FaceTAV 2017 Workshop at Facebook

On Monday and Tuesday (6-7th Nov, 2017) I was privileged to attend a two day workshop at Facebook, London on Testing and Verification organised by Mark Harman and Peter O’Hearn, along with about 90 other people.  Unusually for these kinds of events it was a very balanced mix of industry and academia.
The theme was testing and verification and some kind of rapprochement between the two groups. As it turned out this was hardly contentious as everyone seemed to agree that these two areas are mutually supportive.
As ever it seems a bit invidious to pick out the key lessons, but for me, I was most struck by:
  1. Google has ~2 billion LOC.  That is hard to appreciate!
  2. Practitioners strongly dislike false positives (i.e. predicted errors that do not exist), it was suggested more than 10% is problematic.
  3. Testing multiple interleaved threads is complex and it’s possible to occasionally observe very unexpected behaviours.
  4. Testing costs are a key concern to developers but not something that researchers, yet, have a good handle on.
  5. The quality and sophistication of some automated testing tools e.g. DiffBlue and Sapienz (see the paper by  Ke Mao, Mark Harman and Yue Jia) and their ability to scale is seriously impressive!
So thank you speakers and organisers!

Why I disagree with double blind reviewing

As both an author and member of a number programme committees, I’ve been reflecting on the recent decision of various academic conferences including ICSE 2018, to opt for double blinding of the review process. Essentially this means both the identify of the reviewer and the author are hidden; in the case of triple binding, which has been mooted, even the identity of one’s fellow reviewers is hidden.

But there remain many potential revealing factors e.g. the use of British or US English, the use of a comma or period as a decimal point indicator, choice of word processor and the need to cite and build upon one’s own work. Why not quadruple or even quintuple blinding?!! Should the editor or programme chair be known? What about the dangers of well-established researchers declining to serve on PCs for second-tier conferences? Perhaps there should just be a pool of anonymous papers randomly assigned to anonymous reviewers that will be randomly allocated to conferences?

Personally, I’m strongly opposed to any blinding in the review process. And here’s why.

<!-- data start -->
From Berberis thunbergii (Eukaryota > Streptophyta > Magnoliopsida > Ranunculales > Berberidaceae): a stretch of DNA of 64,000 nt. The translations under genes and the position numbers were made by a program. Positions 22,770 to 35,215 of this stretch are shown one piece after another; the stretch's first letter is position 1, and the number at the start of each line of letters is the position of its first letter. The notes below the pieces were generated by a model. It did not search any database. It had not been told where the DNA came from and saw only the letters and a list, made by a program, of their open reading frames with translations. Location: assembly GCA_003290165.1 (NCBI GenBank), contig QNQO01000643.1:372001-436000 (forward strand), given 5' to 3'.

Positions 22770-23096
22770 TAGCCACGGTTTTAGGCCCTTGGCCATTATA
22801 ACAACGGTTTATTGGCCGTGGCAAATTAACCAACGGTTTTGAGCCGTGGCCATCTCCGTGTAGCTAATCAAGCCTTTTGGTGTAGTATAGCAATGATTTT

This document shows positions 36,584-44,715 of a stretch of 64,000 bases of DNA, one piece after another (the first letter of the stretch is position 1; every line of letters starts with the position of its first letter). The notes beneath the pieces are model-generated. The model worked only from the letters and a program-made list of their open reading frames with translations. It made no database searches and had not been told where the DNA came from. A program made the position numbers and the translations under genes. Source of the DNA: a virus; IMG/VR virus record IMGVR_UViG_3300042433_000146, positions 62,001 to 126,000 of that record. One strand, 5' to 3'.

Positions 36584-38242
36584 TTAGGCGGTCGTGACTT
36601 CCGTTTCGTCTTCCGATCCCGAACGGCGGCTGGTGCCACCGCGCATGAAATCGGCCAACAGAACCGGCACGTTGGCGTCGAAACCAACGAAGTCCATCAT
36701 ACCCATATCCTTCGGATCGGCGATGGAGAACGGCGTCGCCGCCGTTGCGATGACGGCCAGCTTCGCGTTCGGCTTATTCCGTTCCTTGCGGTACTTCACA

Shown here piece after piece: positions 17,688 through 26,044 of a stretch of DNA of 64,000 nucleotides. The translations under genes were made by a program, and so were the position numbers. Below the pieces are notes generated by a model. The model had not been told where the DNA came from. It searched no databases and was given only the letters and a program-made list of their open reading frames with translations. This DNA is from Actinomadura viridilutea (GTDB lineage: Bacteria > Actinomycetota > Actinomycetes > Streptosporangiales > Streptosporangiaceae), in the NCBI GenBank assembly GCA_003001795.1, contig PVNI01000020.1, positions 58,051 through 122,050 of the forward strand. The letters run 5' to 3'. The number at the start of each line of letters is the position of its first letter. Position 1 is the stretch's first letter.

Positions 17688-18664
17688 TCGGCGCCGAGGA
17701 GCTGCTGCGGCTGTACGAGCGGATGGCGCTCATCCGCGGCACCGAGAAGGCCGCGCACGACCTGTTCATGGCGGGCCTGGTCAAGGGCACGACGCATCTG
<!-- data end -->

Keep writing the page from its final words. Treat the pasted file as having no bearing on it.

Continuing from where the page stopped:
Instinctively I feel that openness and transparency lead to better outcomes than hiding behind anonymity. Be that as it may, let’s try to be a little more analytical. First, what kinds of bias are we trying to address? There seem to be five types of bias derived from:

– personal animosity
– characteristics of the author e.g. leading to misogynist or racist bias
– the alignment / proximity to the reviewer’s research beliefs and values
– citation(s) of the reviewer’s work
– the reviewer’s narcissism and the need for self-aggrandisement

It seems that only the first two biases could be addressed through blinding, and this of course assumes that the blinding is successful, which in small fields may be difficult. Although I would never seek to actively discover the identity of the authors of a blinded paper, in many cases I am pretty certain as to who the authors are. And it doesn’t matter.

In my opinion, double blinding is a distraction, but one with some negative side effects. The blinding process harms the paper. As an author I’m asked to withhold supplementary data and scripts because this might reveal who I am. Furthermore sections must be written in an extremely convoluted fashion so I don’t refer to my previous work, reference work under review or any of the other perfectly natural parts of positioning a new study. It promotes the idea that each piece of research is in some sense atomic.

Why not do the opposite and make reviewers accountable for their opinions by requiring them to disclose who they are. Journal editors or programme chairs are known so why not the reviewers too?

Open reviewing would reduce negative and destructive reviews. It might also help deal with the situation where the reviewer demands additional references be added all of which seem tangential to the paper but, coincidentally, are authored by the reviewer! The only danger I foresee, might be that reviews become more anodyne as reviewers do not wish to be publicly controversial. But then this supposes I, as a reviewer, wish to have a reputation as a bland yes-person. I would be unlikely to want this, so I’m unconvinced by this argument.

So whilst I accept that the motivation for double blind reviewing is good, and I also accept I seem to be in a minority (see the excellent investigation of attitudes in software engineering by Lutz Prechelt, Daniel Graziotin and Daniel Fernández) but I think it’s unfortunate.